On the other hand, we found two other signatures (or self-references) used by this rabbi, that unlike ahic"r rph and achi"r rph, are definitely pronounced, and therefore we add them. These are: hiwy"r - appears in [Ri1] page 4. It is a permuted acronym of hxiyr wwmy imnval ryqy yx"v, and also serves as a word-play on the name of the book "Hon-Ashir". avhb vr"i - appears in [Ri2] - part 2, page 53b. means "loving friend" and also is an acronym of "Ricchi Immanuel".
Thus we wish to add the appellations clma, cilma, wlmh clma, and wlmh cilma. In practice we only add cilma and wlmh clma, for the other two appellations do not fit within 5-8 letters. We will add that it appears that this Rabbi didn't use these names himself, but was only called so by others, however as WRR's precedent with the name Emdin (that was mentioned above) shows, this needn't make any difference, and these names can be included.
|The old and new lists, a comparative table|
|#||Original entry||we remove||we add||new entry|
|1||hawkvl, hrab"d, hrab"y,
hrb ab"d, rby abrho
|hawkvl, hrab"d, hrab"y,
hrb ab"d, rby abrho
|2||zri abrho, yxcqy, rby abrho||zri abrho, yxcqy, rby abrho|
|3||hmlaj, rby abrho||hmlaj||rby abrho|
|4||abrho sbi, xrvr hmr, rby|
|--- completely removed ---|
|5||rby ahr`||rby ahr`|
|6||miwy hwo, miwy y/h/v/h||bil miwy h', miwy
|bil miwy h', miwy h', miwy
hwo, miwy y/h/v/h
|7||avpnhyo, rby dvd||avpnhyo, rby dvd|
|8||dvd hngyd, rby dvd||--- completely removed ---|
|9||dvd nyev, rby dvd||dvd nyev, rby dvd|
|10||rby cyyo||hmhrc"a, mhrc"a||hmhrc"a, mhrc"a, rby cyyo|
|11||bnbnwt, rby cyyo||bnbnwt||bnbnwty, hrb hcby"b,
hrb cby"b, rb
|bnbnwty, hrb hcby"b, hrb
cby"b, rb cby"b, rby cyyo
|12||bil hns, bil ns, kpvsy,
|bil hns, bil ns,
|kapvsy||kapvsy, rby cyyo|
|13||hmhrc"w, cyyo wbty, mhrc"w,
|hmhrc"w, cyyo wbty, mhrc"w,
|14||cvt yayr||cvt yayr|
|15||rby yhvdh||hr"y csyd, yhvdh
|hr"y csyd, yhvdh sg"l, rby
|16||mhr"y iyaw, rby yhvdh||iayaw||mhr"y iyaw, iayaw, rby yhvdh|
|17||rby yhvsf||rby yhvsf|
|18||mgny wlmh, rby yhvwi||mgny wlmh, rby yhvwi|
|19||hmhry"e, hmhrym"e, erany,
yvsf erny, mhry"e, mhrym"e,
merany, merny, rby yvsf
|hr"y erany, hr"y
erny, r"y erany,
|hmhry"e, hmhrym"e, hr"y
erany, hr"y erny, erany,
yvsf erny, mhry"e, mhrym"e,
merany, merny, rby yvsf,
r"y erany, r"y erny
|20||pry mgdyo, rby yvsf, tavmyo||--- completely removed ---|
|21||hryb"r, yiqb byrb, mhr"y
byrb, rby yiqb
|hryb"r, yiqb byrb, mhr"y
byrb, rby yiqb
|22||bil hlq"e, cagyz||cagyz||mhr"y cgyz, r"y
|bil hlq"e, mhr"y cgyz, r"y
|23||hmhry"l, yiqb hlvy, yiqb
sg"l, mhr"y hlvy, mhry"l,
mhr"y sg"l, mvly`, rby yiqb
|hmhry"l, yiqb hlvy, yiqb
sg"l, mhr"y hlvy, mhry"l,
mhr"y sg"l, mvly`, rby yiqb
|24||hyib"u, hryib"u, hr"y imd`,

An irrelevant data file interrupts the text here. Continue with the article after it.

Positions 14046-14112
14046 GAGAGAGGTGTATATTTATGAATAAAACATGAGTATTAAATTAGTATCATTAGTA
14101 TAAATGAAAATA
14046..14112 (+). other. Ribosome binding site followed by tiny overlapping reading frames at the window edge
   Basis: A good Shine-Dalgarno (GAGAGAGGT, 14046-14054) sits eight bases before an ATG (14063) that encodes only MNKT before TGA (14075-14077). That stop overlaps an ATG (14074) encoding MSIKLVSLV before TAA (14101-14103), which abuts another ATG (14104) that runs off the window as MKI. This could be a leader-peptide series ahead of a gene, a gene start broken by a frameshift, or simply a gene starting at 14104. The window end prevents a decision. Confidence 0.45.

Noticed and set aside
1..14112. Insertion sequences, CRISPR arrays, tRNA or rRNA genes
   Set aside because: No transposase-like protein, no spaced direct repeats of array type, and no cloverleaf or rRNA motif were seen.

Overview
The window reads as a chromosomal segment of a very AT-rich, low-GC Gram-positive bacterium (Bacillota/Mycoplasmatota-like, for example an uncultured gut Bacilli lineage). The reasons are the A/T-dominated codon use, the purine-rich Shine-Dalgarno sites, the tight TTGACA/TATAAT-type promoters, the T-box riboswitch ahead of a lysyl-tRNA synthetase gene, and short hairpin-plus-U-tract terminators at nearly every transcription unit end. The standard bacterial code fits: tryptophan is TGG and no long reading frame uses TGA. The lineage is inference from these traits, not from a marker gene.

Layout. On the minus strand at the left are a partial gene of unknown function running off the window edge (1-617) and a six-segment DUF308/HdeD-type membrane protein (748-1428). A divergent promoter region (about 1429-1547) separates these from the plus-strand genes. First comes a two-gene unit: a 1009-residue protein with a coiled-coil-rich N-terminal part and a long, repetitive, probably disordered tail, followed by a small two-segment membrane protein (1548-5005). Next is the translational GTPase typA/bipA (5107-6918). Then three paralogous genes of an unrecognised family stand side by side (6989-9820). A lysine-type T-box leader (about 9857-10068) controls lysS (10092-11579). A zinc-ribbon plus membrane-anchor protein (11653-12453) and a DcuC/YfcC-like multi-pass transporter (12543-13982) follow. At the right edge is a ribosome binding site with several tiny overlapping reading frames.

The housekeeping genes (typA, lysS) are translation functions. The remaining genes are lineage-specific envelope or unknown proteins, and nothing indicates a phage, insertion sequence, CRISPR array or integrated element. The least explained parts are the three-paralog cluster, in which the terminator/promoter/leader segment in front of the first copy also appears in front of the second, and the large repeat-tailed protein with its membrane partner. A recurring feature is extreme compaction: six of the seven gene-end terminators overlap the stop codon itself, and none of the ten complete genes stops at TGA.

hr"y imdy`, imdy`
|hr"y imd`||r"y imdy`||hyib"u, hryib"u, hr"y imdy`,
imdy`, r"y imdy`
|25||hvrvvyu, yxcq hlvy, rby
|hvrvvyu||hvrvbyu||hvrvbyu, yxcq hlvy, rby
|26||xmc xdq, qrvkml, rby mnco,
|qrvkml||qrvkmal||xmc xdq, qrvkmal, rby mnco,
|27||hmhrm"z, hmzl"`, zkvta,
zkvtv, mhrm"z, mhr"o zkvt,
mwh zkvt, mwh zkvta, mwh
zkvtv, qvl hrm"z, rby mwh
mwh zkvta, mwh
|hmhrm"z, hmzl"`, mhrm"z,
mhr"o zkvt, mwh zkvt, qvl
hrm"z, rby mwh
|28||mrglyt, pny mwh, rby mwh||mrglyvt||mrglyvt, mrglyt, pny mwh,
|29||rby izryh||rby izryh|
|30||a"c hi"r, ywr lbb||a"c hi"r, ywr
|avhb vr"i, hv`
|avhb vr"i, hv` iwyr, hiwy"r|
|31||hmhrw"w, mhrw"w, mzrcy,
rby wlvo, wriby, wr wlvo
mzrcy, wr wlvo
|rby wlvo, wriby|
|32||rby wlmh||cilma, wlmh clma||cilma, rby wlmh, wlmh clma|
|33||--- new Rabbi ---||ayznweae, ayznwee, mhr"o|
a"w, rby mayr
We have shown our list of appellations (as it appeared in a draft version of this paper) to Professor Menachem Cohen, of the Department of Bible at Bar-Ilan University, Israel. In reference to our list and to the original WRR-Havlin list he wrote in [Co2]:
... I see no essential difference between the two lists for the purpose of using them for skip experiments in any text.The present list is even more similar to the WRR-Havlin list than the one Cohen based his judgement upon.
|our list on War and Peace||20,887||1,091||831||57|
|our list on Genesis||14,179,712||1,299,355||16,825,659||724,260|
|the WRR list on Genesis ([WRR2], rescaled)||45,300||500||57,000||400|
Comparing the first and the last two rows, we see that our list does as well on War and Peace as the WRR list does on Genesis. Tolstoy would have enjoyed knowing that. Some of the numbers in the second row are "middle of the way" - smallish but not very small. They are "smallish" because our list is highly correlated with the original WRR list, on which it was based. The fact that they are not very small needs to be explained by WRR, not by us. Why is it that an equally valid list of appellations (our list) does so much worse than their list on Genesis?
Comments: The computations of the significance levels for
our list was carried out using a program functionally equivalent to a
program WRR gave us,
els2.c. The significance levels for
the WRR list were taken from [WRR2], except for a
rescaling by a factor of 100 to account for the the fact that they used
only 106 permutations in their computations. Using our own
program, which is equivalent to a program WRR produced when their lists
were already present and hence it is more susceptible to bias, we get
somewhat better results for the WRR list on Genesis, but these results
are still weaker than our results on War and Peace. Unfortunately, we
were not able to obtain from WRR the exact programs they used to
compute the results in [WRR2].
The text we used was given to us by WRR. It consists of the first 78,064 letters (the length of Genesis) of a Hebrew translation of Tolstoy's War and Peace.
© Copyright (1997-9) Dror Bar-Natan, firstname.lastname@example.org and Brendan McKay, email@example.com.